RedHopeful wrote:Having teams make difficult decisions/gambles on who to start would put pitching on par with hitting.
I believe this supports my argument though (relating to the IP limit anyway).
Say, for a second, we had a ridiculous IP limit of 100 innings. Wouldn't we all be doing everything we can to make sure we make the most of those 100 innings (as compared to our competition)? We would limit our bad outings. We would play only strong matchups. We would evaluate whether we need QS or whether we're way behind on Holds and need holds to land where we need to be in the rankings. If you feel you need to gamble to catch up, that's fine. But you have limited IP's to take that risk.
Mathmatically it is what it is. The greater we increase the IP's, the greater we do two things. 1) Expand the "quantity" race versus a quality race (in 4 of the 6 cats) ---- mind you, it's already a quantity race in those cats, but now the quantity just increases, but more importantly it 2) lessens the impact of bad decisions or gambles that don't work out.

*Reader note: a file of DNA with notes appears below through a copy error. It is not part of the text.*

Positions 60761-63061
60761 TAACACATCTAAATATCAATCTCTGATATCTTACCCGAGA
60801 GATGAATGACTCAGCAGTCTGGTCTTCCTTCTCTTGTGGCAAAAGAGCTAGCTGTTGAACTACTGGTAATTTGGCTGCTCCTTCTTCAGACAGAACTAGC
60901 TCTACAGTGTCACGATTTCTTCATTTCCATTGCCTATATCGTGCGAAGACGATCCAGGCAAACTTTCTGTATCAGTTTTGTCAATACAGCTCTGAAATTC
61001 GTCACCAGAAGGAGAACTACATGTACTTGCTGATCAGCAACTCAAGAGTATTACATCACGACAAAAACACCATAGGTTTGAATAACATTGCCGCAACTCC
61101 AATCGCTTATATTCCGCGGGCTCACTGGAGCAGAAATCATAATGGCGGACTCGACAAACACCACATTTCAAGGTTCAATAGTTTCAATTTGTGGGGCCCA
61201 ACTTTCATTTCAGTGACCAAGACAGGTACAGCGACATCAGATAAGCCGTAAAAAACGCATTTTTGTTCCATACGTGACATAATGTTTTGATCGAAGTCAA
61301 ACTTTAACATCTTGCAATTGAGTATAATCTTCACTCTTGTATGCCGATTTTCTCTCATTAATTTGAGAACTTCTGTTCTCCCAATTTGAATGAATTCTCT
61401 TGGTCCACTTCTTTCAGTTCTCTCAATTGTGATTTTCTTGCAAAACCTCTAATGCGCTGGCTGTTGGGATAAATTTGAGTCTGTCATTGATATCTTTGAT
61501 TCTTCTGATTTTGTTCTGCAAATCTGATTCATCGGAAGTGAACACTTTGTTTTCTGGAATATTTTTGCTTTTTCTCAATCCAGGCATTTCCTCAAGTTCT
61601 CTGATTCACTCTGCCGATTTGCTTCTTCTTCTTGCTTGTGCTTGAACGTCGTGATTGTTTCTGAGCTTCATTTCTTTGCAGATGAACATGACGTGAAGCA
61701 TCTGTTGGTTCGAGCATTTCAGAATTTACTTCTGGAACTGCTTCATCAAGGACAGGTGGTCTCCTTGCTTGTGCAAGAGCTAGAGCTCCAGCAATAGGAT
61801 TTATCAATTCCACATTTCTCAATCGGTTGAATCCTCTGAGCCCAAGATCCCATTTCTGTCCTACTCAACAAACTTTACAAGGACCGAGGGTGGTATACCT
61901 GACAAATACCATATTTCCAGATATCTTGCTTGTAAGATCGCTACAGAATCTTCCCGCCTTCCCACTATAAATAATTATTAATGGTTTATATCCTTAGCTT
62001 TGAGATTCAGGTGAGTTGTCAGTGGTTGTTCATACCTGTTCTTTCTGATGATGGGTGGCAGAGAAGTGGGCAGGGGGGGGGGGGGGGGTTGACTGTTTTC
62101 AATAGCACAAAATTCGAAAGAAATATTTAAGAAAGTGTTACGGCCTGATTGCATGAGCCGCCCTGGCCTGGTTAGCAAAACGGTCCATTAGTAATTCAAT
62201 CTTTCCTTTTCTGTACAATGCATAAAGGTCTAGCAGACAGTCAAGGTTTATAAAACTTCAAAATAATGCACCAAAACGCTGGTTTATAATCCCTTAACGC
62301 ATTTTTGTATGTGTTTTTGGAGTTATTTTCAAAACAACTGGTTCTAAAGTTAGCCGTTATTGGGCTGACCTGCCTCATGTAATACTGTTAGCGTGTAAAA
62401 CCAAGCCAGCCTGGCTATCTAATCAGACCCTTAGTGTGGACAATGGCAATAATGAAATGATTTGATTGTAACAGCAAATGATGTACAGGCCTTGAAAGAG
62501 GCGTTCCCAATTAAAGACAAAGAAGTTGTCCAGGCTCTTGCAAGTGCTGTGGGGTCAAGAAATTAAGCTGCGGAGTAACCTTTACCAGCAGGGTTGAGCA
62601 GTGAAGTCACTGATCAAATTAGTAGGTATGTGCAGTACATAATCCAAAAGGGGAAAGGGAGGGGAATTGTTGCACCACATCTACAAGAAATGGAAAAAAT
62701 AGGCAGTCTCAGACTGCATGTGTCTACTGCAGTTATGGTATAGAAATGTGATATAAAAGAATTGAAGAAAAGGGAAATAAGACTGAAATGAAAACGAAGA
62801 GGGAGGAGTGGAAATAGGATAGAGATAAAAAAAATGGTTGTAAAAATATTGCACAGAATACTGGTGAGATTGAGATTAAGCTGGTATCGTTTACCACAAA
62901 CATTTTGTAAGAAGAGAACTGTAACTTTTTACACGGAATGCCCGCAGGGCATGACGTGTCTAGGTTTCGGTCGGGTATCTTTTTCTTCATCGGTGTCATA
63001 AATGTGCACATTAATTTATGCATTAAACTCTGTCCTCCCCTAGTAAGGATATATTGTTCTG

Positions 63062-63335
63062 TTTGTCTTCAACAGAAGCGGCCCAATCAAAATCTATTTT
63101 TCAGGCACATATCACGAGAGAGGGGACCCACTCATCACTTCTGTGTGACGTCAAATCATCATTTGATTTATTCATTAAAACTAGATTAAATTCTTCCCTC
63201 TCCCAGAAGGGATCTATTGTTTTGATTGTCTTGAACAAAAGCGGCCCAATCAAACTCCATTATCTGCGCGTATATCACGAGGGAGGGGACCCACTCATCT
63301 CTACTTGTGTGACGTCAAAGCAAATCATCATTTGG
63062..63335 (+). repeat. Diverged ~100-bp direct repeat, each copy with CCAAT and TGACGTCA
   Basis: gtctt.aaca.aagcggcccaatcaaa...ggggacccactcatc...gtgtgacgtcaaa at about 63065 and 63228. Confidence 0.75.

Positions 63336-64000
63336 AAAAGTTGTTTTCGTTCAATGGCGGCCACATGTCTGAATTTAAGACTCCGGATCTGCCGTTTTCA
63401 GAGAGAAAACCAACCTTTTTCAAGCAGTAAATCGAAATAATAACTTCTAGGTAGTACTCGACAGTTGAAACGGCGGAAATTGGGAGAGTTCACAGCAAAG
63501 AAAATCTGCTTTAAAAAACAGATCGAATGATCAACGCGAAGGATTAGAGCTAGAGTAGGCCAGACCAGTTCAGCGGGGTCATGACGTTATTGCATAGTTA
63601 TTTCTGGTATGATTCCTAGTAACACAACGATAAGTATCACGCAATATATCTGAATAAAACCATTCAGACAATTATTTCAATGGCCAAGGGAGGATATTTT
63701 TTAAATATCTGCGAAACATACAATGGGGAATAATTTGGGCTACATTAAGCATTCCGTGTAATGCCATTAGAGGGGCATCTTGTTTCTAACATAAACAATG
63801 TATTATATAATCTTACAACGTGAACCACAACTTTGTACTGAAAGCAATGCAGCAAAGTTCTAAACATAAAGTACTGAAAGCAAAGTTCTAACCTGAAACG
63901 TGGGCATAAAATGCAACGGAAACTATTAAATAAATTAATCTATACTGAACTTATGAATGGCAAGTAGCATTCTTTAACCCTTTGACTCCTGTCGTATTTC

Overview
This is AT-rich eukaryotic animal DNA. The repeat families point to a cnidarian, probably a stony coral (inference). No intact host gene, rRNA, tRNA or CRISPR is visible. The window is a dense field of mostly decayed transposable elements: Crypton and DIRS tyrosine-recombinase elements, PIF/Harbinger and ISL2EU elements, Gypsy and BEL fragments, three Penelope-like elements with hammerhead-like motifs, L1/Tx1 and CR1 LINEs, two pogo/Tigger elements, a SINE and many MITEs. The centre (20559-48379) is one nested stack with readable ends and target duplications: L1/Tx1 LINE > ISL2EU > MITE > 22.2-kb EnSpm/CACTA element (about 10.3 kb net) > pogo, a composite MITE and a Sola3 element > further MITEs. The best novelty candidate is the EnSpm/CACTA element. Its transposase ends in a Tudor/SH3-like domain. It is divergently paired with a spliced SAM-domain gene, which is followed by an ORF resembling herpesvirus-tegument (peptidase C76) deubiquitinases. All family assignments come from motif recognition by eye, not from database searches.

Regarding increasing the "P" slot by one: I actually do believe 13 pitchers will make a difference in our ability to do in-season strategizing. I also believe increasing it one more "P" slot encourages the quantity race vs quality race IMO. By thinning out the waiver wire pool, we're certainly making the draft that much more important (vs in-season flexibility). Which, I guess is fine. Both involve some form of strategy one could argue.
Anyway, you all know me and that I'm fine with whatever direction the league takes. And I remain pleased with keeping Chris Davis and Domonic Brown for 3 more years.